Ultraviolet light and the immune system

Increasing scientific theories are being produced linking light to the immune system. Interestingly, researchers are finding evidence for an axis that exists between melatonin and endogenous opiates like β-endorphins affecting the immune system.[10] Melatonin has shown to stimulate white blood cells to release opiates that may act as signaling molecules.[11-16] Cortisol, a hormone stimulated by light and thought of as the opposing force to melatonin in our circadian rhythm, has immunosuppressive effects.[17] Multiple other mechanisms of ultraviolet light have also been tied to immunosuppression.[18-20]

Another hormone produced by light, a product of direct contact to the skin, is Vitamin D. This hormone has additionally shown to have broad effects on the immune system.[21,22] These studied effects of light could additionally explain the general affinity to sun exposure. Evidence like that of low Vitamin D status having ties to psychiatric disorders is a further suggestion of this.[23]

 

Dangers of Sunshine and Ultraviolet Light

It is very important to consider the dangerous effects of ultraviolet light. UV radiation has damaging effects on DNA and can result in severe life-threatening conditions.[24] Remaining protected from the sun is very important, especially for those with lighter skin types that are prone to burning with modest exposure. Avoid use of artificial tanning beds and minimize sunlight exposure during peak hours, seeking shade when possible. Consider the presence of reflective surfaces around that allow sunlight to reach you while under cover. Sunlight exposure can not only lead to superficial sunburns but also deadly cancers such as melanoma. Examine your skin frequently for newly formed or changing moles, and be sure to be thorough, using a mirror or involving a partner. Seek medical professional attention if you observe changes in moles or sores that do not heal because skin cancers are much more easily treated when caught early.[25] Consult your doctor before considering any form of therapy that includes ultraviolet light exposure. Contraindications to light therapy include pre-existing retinal diseases, the use of photosensitizing drugs, and recent eye surgery.[26]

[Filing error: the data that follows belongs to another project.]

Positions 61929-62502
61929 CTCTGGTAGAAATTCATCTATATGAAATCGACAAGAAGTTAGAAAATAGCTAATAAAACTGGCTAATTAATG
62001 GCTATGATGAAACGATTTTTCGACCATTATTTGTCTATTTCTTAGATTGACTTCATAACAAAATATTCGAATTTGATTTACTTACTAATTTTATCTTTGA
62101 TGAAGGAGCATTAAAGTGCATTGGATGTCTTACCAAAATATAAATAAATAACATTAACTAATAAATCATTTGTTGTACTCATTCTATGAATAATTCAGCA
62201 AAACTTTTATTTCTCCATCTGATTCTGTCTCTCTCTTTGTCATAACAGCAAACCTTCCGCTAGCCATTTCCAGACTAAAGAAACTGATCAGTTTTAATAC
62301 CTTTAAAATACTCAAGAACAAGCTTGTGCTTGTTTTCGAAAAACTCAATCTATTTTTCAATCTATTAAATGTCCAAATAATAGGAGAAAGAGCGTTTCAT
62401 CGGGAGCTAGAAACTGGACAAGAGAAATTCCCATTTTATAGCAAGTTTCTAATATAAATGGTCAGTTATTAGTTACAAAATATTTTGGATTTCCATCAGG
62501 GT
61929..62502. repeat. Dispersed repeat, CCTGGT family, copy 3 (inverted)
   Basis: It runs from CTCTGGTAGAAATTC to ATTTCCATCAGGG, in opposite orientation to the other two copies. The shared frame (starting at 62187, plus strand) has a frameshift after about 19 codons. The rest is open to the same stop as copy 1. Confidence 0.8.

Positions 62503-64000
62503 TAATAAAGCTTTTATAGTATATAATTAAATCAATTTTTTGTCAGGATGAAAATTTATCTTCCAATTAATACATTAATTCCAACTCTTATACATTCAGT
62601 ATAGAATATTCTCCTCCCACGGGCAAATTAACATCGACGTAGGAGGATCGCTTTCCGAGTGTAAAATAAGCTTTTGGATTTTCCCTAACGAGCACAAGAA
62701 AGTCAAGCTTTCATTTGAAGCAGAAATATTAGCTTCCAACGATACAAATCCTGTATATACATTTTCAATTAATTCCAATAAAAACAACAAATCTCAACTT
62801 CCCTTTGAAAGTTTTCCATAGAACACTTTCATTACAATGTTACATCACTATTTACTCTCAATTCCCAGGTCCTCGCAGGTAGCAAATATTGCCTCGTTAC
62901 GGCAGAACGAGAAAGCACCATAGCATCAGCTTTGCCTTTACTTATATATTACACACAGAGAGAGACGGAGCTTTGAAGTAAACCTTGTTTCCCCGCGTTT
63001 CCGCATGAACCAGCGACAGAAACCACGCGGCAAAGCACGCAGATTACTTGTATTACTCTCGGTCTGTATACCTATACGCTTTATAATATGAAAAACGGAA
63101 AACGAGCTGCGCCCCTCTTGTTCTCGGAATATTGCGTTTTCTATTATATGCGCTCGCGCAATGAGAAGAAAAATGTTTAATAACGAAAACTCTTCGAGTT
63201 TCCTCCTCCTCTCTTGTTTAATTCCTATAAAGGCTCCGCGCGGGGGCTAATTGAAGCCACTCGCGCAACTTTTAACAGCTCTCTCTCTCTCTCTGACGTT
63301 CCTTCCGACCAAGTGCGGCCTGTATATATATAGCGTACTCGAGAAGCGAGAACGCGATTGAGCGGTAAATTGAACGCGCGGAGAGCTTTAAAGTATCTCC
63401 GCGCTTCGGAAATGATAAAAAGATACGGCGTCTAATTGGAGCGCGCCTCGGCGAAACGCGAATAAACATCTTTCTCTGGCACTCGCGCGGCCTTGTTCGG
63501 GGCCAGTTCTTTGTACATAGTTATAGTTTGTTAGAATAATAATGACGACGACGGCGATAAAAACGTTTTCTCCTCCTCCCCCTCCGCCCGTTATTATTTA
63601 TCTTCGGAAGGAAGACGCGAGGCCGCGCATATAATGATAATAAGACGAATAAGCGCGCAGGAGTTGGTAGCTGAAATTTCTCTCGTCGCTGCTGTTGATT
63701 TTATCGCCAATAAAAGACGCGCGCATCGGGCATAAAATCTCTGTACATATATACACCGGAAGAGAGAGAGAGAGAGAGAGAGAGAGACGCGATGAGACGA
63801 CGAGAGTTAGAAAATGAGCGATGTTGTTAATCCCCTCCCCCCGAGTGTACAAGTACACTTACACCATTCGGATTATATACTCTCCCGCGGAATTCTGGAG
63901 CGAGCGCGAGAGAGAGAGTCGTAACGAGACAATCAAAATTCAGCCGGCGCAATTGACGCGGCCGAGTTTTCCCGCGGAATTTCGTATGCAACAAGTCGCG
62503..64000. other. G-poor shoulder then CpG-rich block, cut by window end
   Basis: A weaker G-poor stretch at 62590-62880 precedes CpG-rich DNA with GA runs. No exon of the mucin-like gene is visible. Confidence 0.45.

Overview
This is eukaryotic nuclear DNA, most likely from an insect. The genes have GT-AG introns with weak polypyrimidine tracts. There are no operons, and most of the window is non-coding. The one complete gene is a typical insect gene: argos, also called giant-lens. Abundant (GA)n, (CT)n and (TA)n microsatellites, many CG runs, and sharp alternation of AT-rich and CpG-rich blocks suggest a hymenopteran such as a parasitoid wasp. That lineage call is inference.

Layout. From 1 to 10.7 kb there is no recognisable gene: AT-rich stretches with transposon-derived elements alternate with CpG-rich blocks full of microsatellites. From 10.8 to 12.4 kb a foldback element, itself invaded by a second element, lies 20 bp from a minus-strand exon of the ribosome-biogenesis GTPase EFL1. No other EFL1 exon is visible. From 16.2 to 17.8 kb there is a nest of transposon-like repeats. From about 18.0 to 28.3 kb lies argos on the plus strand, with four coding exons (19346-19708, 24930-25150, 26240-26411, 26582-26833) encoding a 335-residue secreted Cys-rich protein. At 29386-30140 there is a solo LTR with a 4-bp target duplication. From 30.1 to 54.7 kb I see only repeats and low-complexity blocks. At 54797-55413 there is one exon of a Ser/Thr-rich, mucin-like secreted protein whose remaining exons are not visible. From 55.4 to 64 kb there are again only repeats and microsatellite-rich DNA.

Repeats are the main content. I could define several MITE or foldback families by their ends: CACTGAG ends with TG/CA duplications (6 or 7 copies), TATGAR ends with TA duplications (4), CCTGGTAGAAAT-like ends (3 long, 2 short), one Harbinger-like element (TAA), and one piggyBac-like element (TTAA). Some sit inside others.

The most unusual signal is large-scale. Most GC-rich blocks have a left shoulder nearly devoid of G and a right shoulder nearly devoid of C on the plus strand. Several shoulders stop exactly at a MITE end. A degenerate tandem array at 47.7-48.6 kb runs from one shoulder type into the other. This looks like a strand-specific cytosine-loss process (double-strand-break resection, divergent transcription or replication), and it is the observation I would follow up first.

Hormesis, a term to describe favorable responses to low exposure to otherwise harmful agents such as stress, is an appropriate consideration in determining the therapeutic benefit of sunlight. More research is indicated in the use of ultraviolet radiation in the treatment of hormonally and even immunologically derived medical conditions. When thinking about how the skin is affected by UV light, it is important to consider both the benefits and dangers of sunlight. Sun protective habits such as avoidance of intense sunlight and the use of sun protective clothing to avoid sun overexposure are very important to avoid sun overexposure. 

 

* This Website is for general skin beauty, wellness, and health information only. This Website is not to be used as a substitute for medical advice, diagnosis or treatment of any health condition or problem. The information provided on this Website should never be used to disregard, delay, or refuse treatment or advice from a physician or a qualified health provider.

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References